However, it would take something highly significant to mobilize this group and recruit new and passionate fighters. This is where the foreign occupation of the United States and the beginning of a highly strategic terrorist campaign would collide. According to former CIA Operations Officer Marc Sageman, “The 1990-1991 Gulf War brought U.S. troops to the Arabian Peninsula. The movement that became the global Salafi jihad might have faded but for the continued presence of these troops. The Salafi mujahedin interpreted this presence as an infidel invasion of the Land of the Two Holy Places. It became the focus of Salafi resentment against the West and breathed new life into the movement” (Sageman 2004). This statement from a highly decorated former CIA officer is eye-opening and reasserts the theory that foreign occupation drives terrorism. His first-hand experience working closely with the mujahedin from 1987 to 1989 makes his statement even more credible and reliable.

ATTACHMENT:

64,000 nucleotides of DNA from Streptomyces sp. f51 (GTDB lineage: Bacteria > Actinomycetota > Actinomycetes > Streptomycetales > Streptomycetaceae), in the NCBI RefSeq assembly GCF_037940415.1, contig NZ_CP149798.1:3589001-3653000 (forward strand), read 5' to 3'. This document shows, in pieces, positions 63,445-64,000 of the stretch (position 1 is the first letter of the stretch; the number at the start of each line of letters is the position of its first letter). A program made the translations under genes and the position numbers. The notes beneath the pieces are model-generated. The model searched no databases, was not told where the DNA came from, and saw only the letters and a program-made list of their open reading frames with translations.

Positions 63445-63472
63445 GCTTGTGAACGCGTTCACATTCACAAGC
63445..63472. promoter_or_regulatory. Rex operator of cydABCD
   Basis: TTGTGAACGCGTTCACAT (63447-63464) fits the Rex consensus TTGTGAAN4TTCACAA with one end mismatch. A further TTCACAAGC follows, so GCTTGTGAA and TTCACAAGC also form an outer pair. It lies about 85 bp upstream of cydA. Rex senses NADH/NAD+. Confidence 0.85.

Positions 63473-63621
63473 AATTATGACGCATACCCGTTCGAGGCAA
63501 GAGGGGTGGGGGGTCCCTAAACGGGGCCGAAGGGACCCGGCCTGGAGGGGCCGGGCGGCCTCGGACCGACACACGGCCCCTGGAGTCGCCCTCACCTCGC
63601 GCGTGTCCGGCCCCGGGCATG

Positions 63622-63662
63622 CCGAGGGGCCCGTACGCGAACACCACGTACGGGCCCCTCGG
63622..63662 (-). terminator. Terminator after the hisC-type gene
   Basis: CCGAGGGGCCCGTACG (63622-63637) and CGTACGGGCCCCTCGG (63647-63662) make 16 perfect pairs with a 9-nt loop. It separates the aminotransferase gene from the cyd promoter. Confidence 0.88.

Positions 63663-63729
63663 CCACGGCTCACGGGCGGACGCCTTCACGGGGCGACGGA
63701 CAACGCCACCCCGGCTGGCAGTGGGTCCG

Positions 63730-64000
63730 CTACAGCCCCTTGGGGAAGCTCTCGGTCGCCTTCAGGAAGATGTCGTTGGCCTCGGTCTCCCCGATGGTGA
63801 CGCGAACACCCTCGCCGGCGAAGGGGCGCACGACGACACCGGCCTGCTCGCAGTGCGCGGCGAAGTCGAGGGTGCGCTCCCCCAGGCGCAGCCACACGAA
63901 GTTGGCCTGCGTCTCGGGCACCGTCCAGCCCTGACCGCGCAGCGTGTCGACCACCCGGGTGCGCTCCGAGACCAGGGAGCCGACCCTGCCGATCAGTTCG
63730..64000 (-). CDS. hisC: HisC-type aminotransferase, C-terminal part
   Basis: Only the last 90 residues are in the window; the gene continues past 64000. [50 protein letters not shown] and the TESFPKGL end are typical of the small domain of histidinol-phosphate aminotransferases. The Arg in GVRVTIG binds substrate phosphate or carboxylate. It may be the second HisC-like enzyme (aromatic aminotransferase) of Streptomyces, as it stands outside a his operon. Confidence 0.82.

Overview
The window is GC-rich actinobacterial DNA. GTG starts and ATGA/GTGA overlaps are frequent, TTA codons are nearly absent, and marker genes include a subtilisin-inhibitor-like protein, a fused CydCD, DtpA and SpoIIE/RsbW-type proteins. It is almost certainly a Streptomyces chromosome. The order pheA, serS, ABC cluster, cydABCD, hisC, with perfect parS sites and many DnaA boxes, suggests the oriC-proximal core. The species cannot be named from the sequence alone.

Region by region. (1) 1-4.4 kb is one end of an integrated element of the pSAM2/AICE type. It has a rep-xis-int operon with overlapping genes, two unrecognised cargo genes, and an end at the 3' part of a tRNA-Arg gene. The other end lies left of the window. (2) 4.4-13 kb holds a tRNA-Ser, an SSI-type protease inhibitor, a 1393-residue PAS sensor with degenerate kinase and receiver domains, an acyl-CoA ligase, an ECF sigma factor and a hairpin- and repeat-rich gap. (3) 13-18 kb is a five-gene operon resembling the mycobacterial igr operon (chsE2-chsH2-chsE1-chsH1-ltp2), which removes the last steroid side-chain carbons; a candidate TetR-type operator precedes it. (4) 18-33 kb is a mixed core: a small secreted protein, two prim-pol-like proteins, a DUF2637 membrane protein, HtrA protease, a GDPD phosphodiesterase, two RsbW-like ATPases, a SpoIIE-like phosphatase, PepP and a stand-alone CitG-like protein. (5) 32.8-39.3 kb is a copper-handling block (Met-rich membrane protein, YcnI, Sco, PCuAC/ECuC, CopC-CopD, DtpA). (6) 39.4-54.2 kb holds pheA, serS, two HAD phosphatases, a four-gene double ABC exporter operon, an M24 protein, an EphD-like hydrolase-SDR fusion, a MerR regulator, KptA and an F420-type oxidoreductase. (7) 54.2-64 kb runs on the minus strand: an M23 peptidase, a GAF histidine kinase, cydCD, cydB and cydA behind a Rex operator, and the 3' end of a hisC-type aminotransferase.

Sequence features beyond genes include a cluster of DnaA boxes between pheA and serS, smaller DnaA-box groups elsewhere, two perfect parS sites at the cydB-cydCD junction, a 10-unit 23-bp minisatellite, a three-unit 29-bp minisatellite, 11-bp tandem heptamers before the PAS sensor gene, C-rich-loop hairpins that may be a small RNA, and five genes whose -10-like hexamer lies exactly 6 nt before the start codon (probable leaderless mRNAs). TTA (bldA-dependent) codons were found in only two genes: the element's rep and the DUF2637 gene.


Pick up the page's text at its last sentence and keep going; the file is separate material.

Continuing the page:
Let's look at Michael Scheuer, who was the head of the CIA's bin Laden unit, who hunted bin Laden for years and knows him as well as probably anyone in the world who wasn't directly affiliated with him. Scheuer states, with 100% certainty that, American experts will mislead their audience by claiming that religion has emerged as the predominant impetus for terrorist attacks rather than acknowledging that U.S. foreign policy, from the perspective of millions of Muslims it directly affects, is interpreted as an attack on Islam and Muslims and is drawing an armed response as a matter of self-defense and scriptural requirement.....The motivation for attacking America comes directly from the mouth of the perpetrators, the belief that U.S. policy threatens Islam’s survival. This makes “America’s Islamist enemies infinitely more lethal, patient, and enduring than a foe who is motivated simply by hate for elections, R-rated movies, and gender equality” (Scheuer 2007 p. 296).